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Khawar: Cryptocurrency Guidance on the Horizon | AMERICAN SOCIETY OF PENSION PROFESSIONALS & ACTUARIES – ASPPA Net

Speaking July 27 at the 2021 NAPA D.C. Fly-In Forum, the Acting Assistant Secretary for the DOL’s Employee Benefits Security Administration outlined the key areas the department is working on, including both cryptocurrency and cybersecurity issues.  

While noting that he didn’t have much to share because the department is in the early stages of conversations, Acting Assistant Secretary Ali Khawar did suggest that reports about the use of cryptocurrency in 401(k) plan lineups is troubling and that he anticipates future guidance.  

“When you look at cryptocurrency and the different forms of currency—there is a lot of volatility, there’s a lot of noise, there’s very little transparency, and I’m sure some of you have seen reports about cryptocurrency becoming an option in investment lineups, but it’s something that we find very troubling,” Khawar told the NAPA delegates. 

Khawar said he anticipates that the DOL will issue some guidance in the near future, but didn’t give any other details, other than to say keep your eyes open. “I do think we will feel a need, ultimately, to say something on this, because it is a pretty troubling development for these investments to be held in tax-advantaged retirement accounts,” he added. 

Cybersecurity

Khawar also spoke about the department’s recent “best practices” guidance in relation to cybersecurity that was divided between participants, plan sponsors and service providers. Noting that these are critically important issues, Khawar explained that the guidance directed at plan sponsors was intended to help them think through the issues they need to pay attention to when selecting and monitoring a service provider with respect to cybersecurity.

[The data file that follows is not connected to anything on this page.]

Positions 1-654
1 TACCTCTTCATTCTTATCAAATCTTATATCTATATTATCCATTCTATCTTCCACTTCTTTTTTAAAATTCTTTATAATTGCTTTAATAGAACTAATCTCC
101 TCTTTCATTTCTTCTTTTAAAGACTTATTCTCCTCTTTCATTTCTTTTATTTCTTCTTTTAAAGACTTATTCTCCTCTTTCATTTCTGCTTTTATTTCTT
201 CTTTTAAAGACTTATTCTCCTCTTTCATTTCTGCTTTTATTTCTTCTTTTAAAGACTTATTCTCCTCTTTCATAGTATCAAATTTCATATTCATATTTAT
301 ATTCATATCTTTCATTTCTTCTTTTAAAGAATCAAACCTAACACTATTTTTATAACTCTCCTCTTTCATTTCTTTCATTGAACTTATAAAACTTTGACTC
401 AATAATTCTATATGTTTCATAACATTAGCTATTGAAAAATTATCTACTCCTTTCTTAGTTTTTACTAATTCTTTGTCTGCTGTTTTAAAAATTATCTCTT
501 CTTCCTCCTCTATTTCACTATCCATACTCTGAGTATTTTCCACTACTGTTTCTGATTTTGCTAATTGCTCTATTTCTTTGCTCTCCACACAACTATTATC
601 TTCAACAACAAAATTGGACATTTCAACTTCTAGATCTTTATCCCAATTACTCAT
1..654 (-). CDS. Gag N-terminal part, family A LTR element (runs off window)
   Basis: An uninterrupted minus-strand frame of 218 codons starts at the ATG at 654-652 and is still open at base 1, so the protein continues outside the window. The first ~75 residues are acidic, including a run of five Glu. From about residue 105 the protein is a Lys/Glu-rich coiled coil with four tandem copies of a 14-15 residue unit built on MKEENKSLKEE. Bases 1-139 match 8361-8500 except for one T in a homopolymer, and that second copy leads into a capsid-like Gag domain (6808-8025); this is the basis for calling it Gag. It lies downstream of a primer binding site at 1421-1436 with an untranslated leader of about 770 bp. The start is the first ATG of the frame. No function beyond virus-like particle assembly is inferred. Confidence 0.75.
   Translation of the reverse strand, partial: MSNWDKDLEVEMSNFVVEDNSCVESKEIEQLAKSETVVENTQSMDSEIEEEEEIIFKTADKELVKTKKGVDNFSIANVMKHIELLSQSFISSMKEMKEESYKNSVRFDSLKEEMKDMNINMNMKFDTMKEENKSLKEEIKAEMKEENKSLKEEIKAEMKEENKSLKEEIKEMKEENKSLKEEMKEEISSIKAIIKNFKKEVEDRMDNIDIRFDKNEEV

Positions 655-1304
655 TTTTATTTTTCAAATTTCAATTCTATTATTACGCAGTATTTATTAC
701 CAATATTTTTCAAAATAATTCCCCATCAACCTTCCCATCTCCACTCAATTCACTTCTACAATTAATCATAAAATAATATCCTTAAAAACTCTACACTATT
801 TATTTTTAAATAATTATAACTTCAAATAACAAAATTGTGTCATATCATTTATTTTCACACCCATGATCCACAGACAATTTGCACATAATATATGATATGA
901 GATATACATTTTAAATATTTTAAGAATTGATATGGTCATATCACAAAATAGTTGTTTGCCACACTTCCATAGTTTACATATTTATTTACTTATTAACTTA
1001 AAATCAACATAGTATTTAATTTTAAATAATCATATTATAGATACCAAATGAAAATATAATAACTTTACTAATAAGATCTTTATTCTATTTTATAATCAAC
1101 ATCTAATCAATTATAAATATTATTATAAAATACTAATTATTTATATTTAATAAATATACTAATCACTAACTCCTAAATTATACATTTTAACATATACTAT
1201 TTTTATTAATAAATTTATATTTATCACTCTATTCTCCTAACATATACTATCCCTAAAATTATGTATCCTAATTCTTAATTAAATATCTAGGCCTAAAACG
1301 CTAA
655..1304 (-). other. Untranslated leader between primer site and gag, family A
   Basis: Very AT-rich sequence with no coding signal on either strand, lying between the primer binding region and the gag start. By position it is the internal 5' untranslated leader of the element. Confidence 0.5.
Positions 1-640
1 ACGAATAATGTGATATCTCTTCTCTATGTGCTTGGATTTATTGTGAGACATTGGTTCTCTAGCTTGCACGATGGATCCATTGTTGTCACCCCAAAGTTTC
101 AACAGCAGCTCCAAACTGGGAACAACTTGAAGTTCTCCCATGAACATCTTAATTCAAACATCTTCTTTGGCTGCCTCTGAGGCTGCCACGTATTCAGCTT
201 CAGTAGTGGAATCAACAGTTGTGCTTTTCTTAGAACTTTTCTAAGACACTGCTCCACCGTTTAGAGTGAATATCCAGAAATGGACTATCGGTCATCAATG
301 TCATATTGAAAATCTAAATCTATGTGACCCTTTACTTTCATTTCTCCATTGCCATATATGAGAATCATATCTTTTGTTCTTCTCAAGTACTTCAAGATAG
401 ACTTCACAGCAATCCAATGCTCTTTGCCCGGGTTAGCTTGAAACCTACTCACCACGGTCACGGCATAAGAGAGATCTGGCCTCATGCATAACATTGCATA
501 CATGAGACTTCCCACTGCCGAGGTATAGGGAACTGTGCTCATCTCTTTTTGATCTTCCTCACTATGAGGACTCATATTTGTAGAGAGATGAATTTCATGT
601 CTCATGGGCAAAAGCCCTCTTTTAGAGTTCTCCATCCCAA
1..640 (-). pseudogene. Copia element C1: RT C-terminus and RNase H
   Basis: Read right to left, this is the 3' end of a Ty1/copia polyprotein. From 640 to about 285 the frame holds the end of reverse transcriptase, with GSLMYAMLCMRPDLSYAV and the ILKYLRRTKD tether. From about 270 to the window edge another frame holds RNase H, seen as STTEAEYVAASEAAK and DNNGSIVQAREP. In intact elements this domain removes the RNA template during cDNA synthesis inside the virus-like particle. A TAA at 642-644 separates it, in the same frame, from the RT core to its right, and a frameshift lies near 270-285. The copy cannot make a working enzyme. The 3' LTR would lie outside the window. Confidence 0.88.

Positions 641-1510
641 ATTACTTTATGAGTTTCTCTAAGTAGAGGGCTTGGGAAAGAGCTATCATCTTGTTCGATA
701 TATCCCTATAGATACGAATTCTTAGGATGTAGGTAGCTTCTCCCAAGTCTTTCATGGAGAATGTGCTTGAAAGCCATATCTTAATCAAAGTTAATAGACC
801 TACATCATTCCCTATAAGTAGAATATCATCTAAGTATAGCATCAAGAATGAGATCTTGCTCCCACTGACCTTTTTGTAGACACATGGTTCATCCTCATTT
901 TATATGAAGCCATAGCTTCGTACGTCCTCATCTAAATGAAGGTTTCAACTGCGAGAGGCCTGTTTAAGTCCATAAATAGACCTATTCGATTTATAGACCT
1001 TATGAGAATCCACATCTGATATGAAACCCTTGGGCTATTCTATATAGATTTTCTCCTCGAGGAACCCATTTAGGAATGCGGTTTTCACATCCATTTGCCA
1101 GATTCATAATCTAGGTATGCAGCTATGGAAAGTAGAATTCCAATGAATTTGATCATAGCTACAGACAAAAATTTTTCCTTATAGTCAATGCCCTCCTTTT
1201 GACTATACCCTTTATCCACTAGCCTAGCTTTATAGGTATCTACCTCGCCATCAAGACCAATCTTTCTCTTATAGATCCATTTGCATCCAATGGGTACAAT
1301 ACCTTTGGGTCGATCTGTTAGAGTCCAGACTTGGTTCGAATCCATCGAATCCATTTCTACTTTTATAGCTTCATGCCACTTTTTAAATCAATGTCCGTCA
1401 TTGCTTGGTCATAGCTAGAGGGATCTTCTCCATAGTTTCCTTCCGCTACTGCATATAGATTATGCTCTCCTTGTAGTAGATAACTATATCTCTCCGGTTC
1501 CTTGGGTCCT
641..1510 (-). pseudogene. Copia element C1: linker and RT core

The guidance directed at service providers is also critically important, because, as he noted, there are a lot of assets under management in the retirement system, which is something to be proud of, but also something to be concerned about because of the inviting target for bad actors. 

“When you think about the experience of COVID and how that has changed access to accounts and a lot of other things for participants, some of these cybersecurity issues are a bit more acute than they may have been even a few years ago,” Khawar observed. He added that it’s not a good combination with the bad actors in the space becoming increasingly sophisticated and increasing amount of people accessing their information electronically. “It’s something we’re viewing as a high priority for our enforcement program, as well as for guidance,” he noted. 

Fiduciary Rulemaking

Turning to Prohibited Transaction Exemption 2020-02 issued during the Trump administration, Khawar explained that after meeting with numerous stakeholders at the beginning of the Biden administration, the conclusion was reached that they would allow PTE 2020-02 to go into effect, with a “runway” through mid-December to serve as safe harbor enforcement relief.